Am Fam Physician. 2006 Jun 15;73(12):2242-2244.
Failure to thrive in infants and children may develop as a result of neglect, and in its extreme form it may result in death. The American Academy of Pediatrics has published a clinical report guiding the assessment, management, and support of children with failure to thrive as a manifestation of child neglect. The full report was published in the November 2005 issue of Pediatrics.
Clinical evaluation for failure to thrive should include a comprehensive family and medical history, a general physical examination, observation of feeding, and a home visit by an appropriate health care professional. Laboratory and radiologic testing usually is not necessary but may be used to rule out organic disease or to determine deficits of nutrition, or when the history or physical examination raises concerns.
There are several parental and family risk factors that should alert the physician to the possibility of child neglect, although they should be assessed in the context of family circumstances. These factors include depression or stress; marital strife or divorce; family history of child abuse; mental retardation or psychological abnormalities; inadequate adaptive or social skills; alcohol or drug abuse; young or single mother without social supports; excessive focus on career or activities outside the home; lack of knowledge about normal growth and development; failure to follow medication regimens; domestic violence; social isolation; and poverty.
Infants with failure to thrive often were born preterm or had a low birth weight, and they may have been separated from their caregivers in the perinatal period. Decrements in growth rates often are ignored in older children, but neglect is a possibility in children of any age.
Physicians should raise and monitor concerns of abuse or neglect during intervention for failure to thrive if it becomes clear that there has been intentional withholding of food, that a parent has a strong belief in a health or nutrition regimen that is detrimental to the child, or that the family is resistant to interventions.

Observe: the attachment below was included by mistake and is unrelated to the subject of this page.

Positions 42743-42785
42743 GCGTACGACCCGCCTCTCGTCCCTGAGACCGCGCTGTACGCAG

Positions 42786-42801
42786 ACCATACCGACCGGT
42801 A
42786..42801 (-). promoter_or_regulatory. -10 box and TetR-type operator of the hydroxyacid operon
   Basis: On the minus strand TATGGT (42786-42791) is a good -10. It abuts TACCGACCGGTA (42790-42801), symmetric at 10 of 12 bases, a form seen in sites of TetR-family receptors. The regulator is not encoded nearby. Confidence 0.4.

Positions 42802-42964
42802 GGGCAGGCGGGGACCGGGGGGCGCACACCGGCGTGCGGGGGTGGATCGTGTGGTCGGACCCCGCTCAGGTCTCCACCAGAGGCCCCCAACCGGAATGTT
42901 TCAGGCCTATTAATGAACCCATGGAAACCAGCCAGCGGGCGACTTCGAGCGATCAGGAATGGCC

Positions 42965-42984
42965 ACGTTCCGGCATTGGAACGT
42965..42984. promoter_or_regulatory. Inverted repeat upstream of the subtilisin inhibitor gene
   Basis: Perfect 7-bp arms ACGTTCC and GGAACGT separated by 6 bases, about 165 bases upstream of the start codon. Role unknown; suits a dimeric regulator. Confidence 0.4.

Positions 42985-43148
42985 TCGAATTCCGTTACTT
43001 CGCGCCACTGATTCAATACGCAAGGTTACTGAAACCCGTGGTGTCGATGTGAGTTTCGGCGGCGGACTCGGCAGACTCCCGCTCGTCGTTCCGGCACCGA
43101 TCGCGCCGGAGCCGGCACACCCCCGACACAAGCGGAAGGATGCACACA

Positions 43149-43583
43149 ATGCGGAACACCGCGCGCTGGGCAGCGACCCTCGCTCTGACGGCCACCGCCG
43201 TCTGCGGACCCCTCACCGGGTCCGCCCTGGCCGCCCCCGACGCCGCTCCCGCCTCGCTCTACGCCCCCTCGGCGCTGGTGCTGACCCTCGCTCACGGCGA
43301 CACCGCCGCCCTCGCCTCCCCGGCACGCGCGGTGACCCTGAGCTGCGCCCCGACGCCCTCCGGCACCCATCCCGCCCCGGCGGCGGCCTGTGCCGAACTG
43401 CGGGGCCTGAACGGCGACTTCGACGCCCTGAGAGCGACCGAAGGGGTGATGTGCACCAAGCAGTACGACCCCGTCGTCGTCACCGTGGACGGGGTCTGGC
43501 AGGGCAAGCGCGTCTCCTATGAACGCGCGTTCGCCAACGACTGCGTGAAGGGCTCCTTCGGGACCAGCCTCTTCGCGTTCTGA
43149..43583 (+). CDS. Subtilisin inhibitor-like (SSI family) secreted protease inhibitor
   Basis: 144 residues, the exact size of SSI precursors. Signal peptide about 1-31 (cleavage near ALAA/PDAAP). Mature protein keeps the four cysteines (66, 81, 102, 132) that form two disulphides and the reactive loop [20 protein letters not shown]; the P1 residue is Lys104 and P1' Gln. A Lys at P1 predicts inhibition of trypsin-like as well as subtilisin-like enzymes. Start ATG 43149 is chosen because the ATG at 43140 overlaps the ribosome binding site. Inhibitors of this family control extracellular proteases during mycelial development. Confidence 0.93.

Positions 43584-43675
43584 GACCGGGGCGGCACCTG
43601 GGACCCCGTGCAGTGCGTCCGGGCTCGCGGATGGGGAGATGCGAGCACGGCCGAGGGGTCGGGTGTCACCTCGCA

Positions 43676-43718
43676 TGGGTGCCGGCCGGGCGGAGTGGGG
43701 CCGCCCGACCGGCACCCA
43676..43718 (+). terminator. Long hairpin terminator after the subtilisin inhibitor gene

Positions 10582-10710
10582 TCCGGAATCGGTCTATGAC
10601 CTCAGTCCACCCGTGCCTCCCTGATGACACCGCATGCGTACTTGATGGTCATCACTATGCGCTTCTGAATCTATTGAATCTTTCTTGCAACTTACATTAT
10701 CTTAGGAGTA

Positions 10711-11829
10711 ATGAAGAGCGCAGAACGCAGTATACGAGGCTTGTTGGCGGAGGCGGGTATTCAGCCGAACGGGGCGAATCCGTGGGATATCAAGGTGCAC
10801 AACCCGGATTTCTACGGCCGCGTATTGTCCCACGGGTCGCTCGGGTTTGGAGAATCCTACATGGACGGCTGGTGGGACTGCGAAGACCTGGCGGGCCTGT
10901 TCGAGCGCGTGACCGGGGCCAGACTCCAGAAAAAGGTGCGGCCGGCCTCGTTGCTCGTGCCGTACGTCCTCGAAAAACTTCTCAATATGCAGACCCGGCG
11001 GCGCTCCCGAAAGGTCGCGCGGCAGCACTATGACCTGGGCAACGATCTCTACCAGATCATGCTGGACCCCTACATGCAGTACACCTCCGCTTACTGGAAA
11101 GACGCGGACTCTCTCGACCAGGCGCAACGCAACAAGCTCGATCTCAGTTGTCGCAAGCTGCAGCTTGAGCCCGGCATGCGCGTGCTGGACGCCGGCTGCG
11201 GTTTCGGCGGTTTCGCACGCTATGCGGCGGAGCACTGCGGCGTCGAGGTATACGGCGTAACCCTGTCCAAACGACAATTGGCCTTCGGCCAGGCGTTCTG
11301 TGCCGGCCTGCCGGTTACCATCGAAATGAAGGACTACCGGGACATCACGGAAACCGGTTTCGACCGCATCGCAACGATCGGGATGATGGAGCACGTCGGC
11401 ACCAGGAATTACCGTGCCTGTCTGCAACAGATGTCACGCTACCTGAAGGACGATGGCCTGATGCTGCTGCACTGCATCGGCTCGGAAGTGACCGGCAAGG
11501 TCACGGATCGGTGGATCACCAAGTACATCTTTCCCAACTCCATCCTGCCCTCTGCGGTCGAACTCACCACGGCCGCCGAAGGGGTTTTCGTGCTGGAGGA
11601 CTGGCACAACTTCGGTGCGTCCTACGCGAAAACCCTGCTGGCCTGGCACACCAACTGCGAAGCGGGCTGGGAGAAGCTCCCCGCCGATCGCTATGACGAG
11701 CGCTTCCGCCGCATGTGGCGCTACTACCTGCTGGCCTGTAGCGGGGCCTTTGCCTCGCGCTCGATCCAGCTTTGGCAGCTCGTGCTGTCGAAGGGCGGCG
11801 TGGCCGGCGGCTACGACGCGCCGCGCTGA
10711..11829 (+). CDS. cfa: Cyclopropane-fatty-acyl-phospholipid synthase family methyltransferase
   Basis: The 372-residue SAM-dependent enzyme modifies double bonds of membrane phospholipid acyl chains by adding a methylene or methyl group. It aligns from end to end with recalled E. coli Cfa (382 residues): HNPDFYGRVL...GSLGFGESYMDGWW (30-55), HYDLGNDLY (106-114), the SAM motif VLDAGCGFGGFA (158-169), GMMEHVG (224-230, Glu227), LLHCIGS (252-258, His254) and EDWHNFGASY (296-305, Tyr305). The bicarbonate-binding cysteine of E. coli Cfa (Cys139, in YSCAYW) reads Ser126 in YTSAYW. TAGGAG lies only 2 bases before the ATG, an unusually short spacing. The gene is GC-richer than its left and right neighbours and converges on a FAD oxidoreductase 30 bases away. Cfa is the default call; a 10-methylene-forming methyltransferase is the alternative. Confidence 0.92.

Failure to thrive in infants who weigh less than 70 percent of the predicted weight for length is considered a medical emergency. Severe cases must be recognized and treated early to avoid detrimental effects on early brain development.
When urgent, life-threatening conditions have been resolved, the child should be monitored for several weeks or longer in a hospital, the home, or a foster home to determine the cause of the condition. Because hospitalization may improve outcomes, physicians should advocate for inpatient care when appropriate. Eager intake of food and above-average weight gain in the hospital setting support the diagnosis of failure to thrive secondary to neglect. Infants with failure to thrive may have caregiver attachment disturbances, and consultation with a mental health professional should be considered.
Institution of increased feeding may be difficult and may initiate metabolic problems (i.e., refeeding syndrome). A speech therapist can give guidance on effective feeding techniques. Parents should be involved throughout treatment in all aspects and should be supported and educated to carry out the care plan. If a child with failure to thrive does not respond to treatment, a multidisciplinary approach must be taken involving nursing staff, social services, and dietitians.
Physicians should recognize child neglect as a possible cause of failure to thrive and should report cases of failure to thrive that do not resolve on treatment to the appropriate child protective services. Documentation should be made of attempted interventions, instructions to parents, evidence of parental understanding of instructions and adverse consequences, and evidence of parental failure to carry out recommendations. If aggressive interdisciplinary intervention does not correct and maintain the weight to above 80 percent of expected levels, foster care may be required. The physician must be involved in all phases of the protective services intervention.
Copyright © 2006 by the American Academy of Family Physicians.
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